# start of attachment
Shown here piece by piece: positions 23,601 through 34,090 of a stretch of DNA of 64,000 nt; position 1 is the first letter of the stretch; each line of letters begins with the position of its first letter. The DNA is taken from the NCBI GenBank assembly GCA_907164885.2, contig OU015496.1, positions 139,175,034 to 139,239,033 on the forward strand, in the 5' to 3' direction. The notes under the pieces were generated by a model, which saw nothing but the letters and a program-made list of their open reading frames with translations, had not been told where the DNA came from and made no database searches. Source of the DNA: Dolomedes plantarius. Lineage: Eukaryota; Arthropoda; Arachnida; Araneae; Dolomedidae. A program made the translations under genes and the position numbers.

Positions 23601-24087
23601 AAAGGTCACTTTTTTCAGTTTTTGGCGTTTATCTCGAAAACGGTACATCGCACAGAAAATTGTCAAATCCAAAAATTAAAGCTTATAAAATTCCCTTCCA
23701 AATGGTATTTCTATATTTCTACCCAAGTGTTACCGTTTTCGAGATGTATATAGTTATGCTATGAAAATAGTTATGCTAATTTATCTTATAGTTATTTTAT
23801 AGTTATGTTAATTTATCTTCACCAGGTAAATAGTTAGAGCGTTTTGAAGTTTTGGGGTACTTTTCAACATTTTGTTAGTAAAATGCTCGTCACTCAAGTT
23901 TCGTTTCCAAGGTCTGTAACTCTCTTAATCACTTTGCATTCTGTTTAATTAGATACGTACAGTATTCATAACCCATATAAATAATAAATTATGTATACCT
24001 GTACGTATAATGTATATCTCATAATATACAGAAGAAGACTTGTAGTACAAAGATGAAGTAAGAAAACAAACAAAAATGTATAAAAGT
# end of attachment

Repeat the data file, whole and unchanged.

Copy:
Shown here piece by piece: positions 23,601 through 34,090 of a stretch of DNA of 64,000 nt; position 1 is the first letter of the stretch; each line of letters begins with the position of its first letter. The DNA is taken from the NCBI GenBank assembly GCA_907164885.2, contig OU015496.1, positions 139,175,034 to 139,239,033 on the forward strand, in the 5' to 3' direction. The notes under the pieces were generated by a model, which saw nothing but the letters and a program-made list of their open reading frames with translations, had not been told where the DNA came from and made no database searches. Source of the DNA: Dolomedes plantarius. Lineage: Eukaryota; Arthropoda; Arachnida; Araneae; Dolomedidae. A program made the translations under genes and the position numbers.

Positions 23601-24087
23601 AAAGGTCACTTTTTTCAGTTTTTGGCGTTTATCTCGAAAACGGTACATCGCACAGAAAATTGTCAAATCCAAAAATTAAAGCTTATAAAATTCCCTTCCA
23701 AATGGTATTTCTATATTTCTACCCAAGTGTTACCGTTTTCGAGATGTATATAGTTATGCTATGAAAATAGTTATGCTAATTTATCTTATAGTTATTTTAT
23801 AGTTATGTTAATTTATCTTCACCAGGTAAATAGTTAGAGCGTTTTGAAGTTTTGGGGTACTTTTCAACATTTTGTTAGTAAAATGCTCGTCACTCAAGTT
23901 TCGTTTCCAAGGTCTGTAACTCTCTTAATCACTTTGCATTCTGTTTAATTAGATACGTACAGTATTCATAACCCATATAAATAATAAATTATGTATACCT
24001 GTACGTATAATGTATATCTCATAATATACAGAAGAAGACTTGTAGTACAAAGATGAAGTAAGAAAACAAACAAAAATGTATAAAAGT